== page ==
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Equity markets kicked off 2022 with a correction, and with a moderate correction at that. In review, I regard a garden variety mild correction to be when equity markets decline around -5%, with a moderate correction at approximately a -10% decline, and a severe correction to be a drop of -15%. Opinions can vary and can be very subjective depending on exactly what market and what time frame is considered. For example, oil markets can be correcting the same time equity markets are climbing, and vice versa, which happens to be the case in 2022. Some don’t even call a correction until there is a -10% decline.
In 2021 we saw eight mild corrections for the Dow Jones Industrial Average (DJIA) and no moderate or severe corrections. Equity markets have averaged just three mild corrections in a year, so in short, it was a roller coaster year with several reversing market rotations. Very tricky! The frequency of moderate to severe corrections with equities depends on the index and period. For example, the NASDAQ Composite Index has averaged a greater than -10% decline every nine months since 1971. Since 1929, the S&P 500 Index has registered a greater than -10% decline about once every twelve months. Yet markets can rebound quickly. Despite averaging a double-digit correction per year, the S&P 500 Index has finished with positive returns in 31 of the last 41 calendar years. The last time that we saw a moderate correction for equity indexes was in March of 2020, sparked by the COVID shutdowns. That was 22 months ago. So the current correction shouldn’t come as a big surprise, or as a strong concern going forward.
Bond market corrections behave differently. The Barclays U.S. Aggregate Bond Index (AGG) has only experienced two corrections greater than -10% since 2004. The first was a result of the Financial Crisis in 2008. The second as a result of the COVID shutdowns in 2020. In both cases prices fully recovered inside of three months. The AGG is now in a mild correction of -4.0% dating back to August of 2021. On the other hand, the more volatile Barclays 20+ Year Treasury Bond Index has dropped greater than -10% on eleven occasions since 2003, and is now in a -10% correction dating back to the first week in December 2020. These were all total return corrections, meaning bond interest was included.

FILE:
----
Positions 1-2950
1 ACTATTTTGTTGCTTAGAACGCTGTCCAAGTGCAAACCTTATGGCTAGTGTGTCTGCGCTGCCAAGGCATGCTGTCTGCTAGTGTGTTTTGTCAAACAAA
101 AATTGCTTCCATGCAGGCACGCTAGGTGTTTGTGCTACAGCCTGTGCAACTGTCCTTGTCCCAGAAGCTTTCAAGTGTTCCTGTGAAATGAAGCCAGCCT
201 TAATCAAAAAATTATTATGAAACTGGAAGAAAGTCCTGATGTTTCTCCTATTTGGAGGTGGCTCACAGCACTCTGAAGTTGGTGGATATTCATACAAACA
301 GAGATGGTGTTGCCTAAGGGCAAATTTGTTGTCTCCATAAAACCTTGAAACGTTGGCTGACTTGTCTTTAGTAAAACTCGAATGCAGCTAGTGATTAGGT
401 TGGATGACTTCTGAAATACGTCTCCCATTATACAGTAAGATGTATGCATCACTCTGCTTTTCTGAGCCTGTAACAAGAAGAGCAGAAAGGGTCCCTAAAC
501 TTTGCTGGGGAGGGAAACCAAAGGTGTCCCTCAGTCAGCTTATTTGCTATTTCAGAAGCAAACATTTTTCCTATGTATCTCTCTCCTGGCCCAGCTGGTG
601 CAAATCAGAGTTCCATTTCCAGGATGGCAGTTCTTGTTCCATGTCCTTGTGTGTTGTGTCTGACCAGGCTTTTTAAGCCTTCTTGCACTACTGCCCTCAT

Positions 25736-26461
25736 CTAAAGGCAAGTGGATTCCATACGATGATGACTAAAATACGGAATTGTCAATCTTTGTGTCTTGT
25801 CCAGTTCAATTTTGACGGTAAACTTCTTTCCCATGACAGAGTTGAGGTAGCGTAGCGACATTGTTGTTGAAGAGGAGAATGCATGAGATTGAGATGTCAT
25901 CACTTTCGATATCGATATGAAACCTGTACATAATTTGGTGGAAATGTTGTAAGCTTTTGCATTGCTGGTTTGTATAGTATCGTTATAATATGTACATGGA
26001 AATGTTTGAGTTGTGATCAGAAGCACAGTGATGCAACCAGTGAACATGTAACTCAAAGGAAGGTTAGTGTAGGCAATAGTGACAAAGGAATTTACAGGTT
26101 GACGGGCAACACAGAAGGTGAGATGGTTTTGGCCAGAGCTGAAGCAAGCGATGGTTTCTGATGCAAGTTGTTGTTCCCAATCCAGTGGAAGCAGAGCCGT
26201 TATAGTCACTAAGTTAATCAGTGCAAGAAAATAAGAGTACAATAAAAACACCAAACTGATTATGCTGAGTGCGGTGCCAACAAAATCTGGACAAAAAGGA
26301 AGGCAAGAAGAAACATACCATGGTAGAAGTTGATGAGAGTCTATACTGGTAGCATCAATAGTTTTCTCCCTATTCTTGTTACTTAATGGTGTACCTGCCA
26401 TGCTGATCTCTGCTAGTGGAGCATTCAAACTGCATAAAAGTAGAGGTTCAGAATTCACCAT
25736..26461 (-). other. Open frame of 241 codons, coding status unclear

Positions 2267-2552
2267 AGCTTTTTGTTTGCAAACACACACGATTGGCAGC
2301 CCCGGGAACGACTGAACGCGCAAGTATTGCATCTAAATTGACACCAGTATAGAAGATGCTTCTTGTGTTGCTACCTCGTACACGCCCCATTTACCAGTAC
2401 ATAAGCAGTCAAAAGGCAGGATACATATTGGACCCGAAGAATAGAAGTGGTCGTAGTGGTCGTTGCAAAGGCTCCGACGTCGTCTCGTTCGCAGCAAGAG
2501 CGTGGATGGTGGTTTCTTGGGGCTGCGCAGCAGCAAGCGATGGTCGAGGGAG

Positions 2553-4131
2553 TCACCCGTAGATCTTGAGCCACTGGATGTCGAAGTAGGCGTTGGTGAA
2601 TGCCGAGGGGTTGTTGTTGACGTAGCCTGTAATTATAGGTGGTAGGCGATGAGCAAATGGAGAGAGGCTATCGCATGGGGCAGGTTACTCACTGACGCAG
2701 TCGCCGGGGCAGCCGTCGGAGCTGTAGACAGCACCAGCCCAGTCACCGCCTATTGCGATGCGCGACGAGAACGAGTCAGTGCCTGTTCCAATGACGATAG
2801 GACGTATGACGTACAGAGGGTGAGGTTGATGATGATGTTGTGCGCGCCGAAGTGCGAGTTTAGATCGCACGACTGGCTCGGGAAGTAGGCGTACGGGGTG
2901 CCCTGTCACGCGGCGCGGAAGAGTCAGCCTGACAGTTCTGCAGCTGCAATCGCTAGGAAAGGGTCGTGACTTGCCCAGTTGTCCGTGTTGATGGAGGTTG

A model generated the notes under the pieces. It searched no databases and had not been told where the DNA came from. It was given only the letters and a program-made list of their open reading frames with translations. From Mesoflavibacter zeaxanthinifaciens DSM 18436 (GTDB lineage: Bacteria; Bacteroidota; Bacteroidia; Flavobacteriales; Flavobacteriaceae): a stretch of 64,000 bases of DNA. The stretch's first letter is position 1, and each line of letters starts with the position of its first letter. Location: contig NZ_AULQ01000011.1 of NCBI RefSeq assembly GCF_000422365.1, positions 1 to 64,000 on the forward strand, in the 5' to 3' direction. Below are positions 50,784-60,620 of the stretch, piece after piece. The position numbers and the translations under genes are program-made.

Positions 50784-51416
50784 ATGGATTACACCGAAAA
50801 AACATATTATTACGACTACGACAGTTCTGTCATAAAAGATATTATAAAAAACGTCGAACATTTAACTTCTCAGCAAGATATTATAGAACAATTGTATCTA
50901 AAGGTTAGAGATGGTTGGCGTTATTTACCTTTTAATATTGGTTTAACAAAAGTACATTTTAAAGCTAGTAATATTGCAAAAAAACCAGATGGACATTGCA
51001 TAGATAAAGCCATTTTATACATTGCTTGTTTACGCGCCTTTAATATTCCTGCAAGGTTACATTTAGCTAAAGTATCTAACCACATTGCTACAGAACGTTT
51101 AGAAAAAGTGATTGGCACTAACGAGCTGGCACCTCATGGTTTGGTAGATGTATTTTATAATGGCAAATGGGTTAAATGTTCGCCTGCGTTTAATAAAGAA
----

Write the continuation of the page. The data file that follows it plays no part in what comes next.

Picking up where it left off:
Getting back to January of 2022, all but one of the equity major market indexes have declined MTD as of Friday the 28th. The S&P 500 Index is down -6.93%, the S&P 400 MidCap Index is down -9.22%, and the S&P 600 Small Cap Index is also down -9.22%. The only index that has gained ground in January is the S&P Composite 1500 Energy Sector, up an impressive +17.72%, which mirrors the advance in light crude oil prices YTD. Since their December 2nd 2020 low of $62.43/bbl, light crude has soared by almost 43% to $86.82/bbl. Speaking of corrections, in just the last three years, Light Crude Oil has had eight corrections of greater than -15%. This including the massive -89.9% COVID correction in the first quarter of 2020, when prices plummeted from $65.65/bbl down to $6.50/bbl. The hardest hit equity sectors YTD are internet, consumer discretionary, and information technology. Developed international equities are down a little over -5%, and emerging markets equities are down a little more than -3% YTD.
At this juncture it is still too early to verify a bottom to the current correction. That being said, the most severe type of correction, also known as a Bear Market, is graded by declines in excess of -20%. Bear Markets for U.S. equities have nearly always been associated with economic recessions. An economic recession in 2022 is absolutely off the table as the economy is still expanding from the initial COVID shutdowns in 2020. Corporate earnings are still growing, unemployment is low, and interest rates are still low. These are primary factors taken into consideration when calculating equity prices. Bonds are facing headwinds with rising inflation and interest rates. We have seen significant rotation in January from Growth to Value sectors. This is an indication of slower growth, but growth indeed. It’s been a rough start, but it is very early.
Edward D. Foy, Manager, SELECTOR® Money Management, Chief Investment Officer, Foy Financial Services, Inc.